One of the least known facts is that an ANC-DA coalition once led the Beaufort West Local Municipality sometime in 2006. One Truman Prince, who was the municipal manager in that municipality had been expelled from the ANC and later fired by the municipality. He formed a party called Independent Civics Organisation of SA (ICOSA) which won an equal number of seats in the Beaufort West Local Municipality with the ANC in the 2006 Local Government Elections. Hence the ANC had to enter into the coalition with the DA, in order to run the municipality.
The coalition did not last very long. Through the floor-crossing legislation of the time, the ANC managed to regain a clear majority and run the municipality on its own.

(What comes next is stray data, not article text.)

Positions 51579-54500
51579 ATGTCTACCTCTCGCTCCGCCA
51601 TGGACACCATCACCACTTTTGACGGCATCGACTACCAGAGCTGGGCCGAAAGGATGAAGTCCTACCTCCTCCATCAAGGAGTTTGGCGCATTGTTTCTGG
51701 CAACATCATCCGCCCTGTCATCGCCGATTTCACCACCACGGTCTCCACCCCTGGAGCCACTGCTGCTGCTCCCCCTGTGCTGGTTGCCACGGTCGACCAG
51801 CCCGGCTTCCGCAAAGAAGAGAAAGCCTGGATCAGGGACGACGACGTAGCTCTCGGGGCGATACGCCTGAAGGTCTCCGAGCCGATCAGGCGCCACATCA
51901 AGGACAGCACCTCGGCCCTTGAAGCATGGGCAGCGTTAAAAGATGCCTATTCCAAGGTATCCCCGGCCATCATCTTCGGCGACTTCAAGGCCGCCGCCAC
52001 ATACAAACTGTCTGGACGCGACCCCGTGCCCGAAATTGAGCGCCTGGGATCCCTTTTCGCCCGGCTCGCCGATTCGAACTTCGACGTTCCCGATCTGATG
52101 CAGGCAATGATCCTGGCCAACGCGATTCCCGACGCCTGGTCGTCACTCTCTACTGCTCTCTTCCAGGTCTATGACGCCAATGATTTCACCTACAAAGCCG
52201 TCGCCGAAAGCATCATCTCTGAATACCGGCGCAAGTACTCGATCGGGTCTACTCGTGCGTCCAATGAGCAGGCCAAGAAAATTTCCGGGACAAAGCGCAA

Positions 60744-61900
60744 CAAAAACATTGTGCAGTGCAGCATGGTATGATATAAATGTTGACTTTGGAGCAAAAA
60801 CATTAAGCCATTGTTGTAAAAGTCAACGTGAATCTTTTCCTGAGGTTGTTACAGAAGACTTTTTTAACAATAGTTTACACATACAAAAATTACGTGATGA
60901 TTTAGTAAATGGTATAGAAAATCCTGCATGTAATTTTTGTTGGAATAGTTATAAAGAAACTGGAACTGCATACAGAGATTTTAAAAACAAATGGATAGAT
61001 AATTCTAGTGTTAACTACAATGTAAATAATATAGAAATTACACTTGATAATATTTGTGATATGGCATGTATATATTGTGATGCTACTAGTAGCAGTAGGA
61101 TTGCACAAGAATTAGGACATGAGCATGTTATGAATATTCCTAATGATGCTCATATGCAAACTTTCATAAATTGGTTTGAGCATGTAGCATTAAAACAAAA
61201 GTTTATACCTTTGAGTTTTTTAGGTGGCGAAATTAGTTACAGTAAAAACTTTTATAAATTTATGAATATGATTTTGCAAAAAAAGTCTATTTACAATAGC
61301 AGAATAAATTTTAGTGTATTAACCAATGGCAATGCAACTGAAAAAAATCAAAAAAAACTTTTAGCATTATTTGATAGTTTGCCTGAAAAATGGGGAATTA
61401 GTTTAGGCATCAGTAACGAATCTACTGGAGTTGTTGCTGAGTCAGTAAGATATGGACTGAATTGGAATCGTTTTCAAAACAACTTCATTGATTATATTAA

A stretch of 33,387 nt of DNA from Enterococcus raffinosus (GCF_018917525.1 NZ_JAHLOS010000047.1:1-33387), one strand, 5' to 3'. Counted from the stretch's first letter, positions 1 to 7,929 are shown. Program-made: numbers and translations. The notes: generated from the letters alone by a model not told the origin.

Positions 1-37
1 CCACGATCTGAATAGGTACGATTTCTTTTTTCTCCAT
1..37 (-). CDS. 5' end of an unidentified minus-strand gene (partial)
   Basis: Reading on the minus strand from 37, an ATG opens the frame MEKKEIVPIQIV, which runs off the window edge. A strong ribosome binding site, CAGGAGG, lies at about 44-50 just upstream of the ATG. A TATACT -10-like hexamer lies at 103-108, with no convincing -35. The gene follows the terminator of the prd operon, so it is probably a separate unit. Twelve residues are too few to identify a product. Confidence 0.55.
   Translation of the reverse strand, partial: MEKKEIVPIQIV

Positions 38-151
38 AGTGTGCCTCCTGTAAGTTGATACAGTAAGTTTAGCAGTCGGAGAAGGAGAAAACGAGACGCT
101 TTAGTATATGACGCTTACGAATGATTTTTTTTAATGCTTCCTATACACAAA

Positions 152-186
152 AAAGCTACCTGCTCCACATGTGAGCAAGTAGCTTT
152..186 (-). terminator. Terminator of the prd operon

The leaders of the ANC faction that is outside the ANC, commonly known as the EFF, are disinclined to using written speeches and statements, which makes it difficult to reference them. Piecing together sound bites from unwritten speeches they have made, and media interview answers they have given, it is not easy to tell where exactly they stand regarding the matter of coalitions. One day, they will never be in coalitions with the DA, or ANC. On another day, they are willing to have coalitions except with the ANC, and sometimes with anyone, including the ANC.
The argument which the President of the EFF, Julius Malema, seems to have consistently advanced at various platforms (e.g. The Gathering 2016), against the coalition with the ANC, is that if the ANC gets a lower majority in a municipality, it would undermine the people to return it to power through a coalition because, through the lowered majority, the people would have rejected.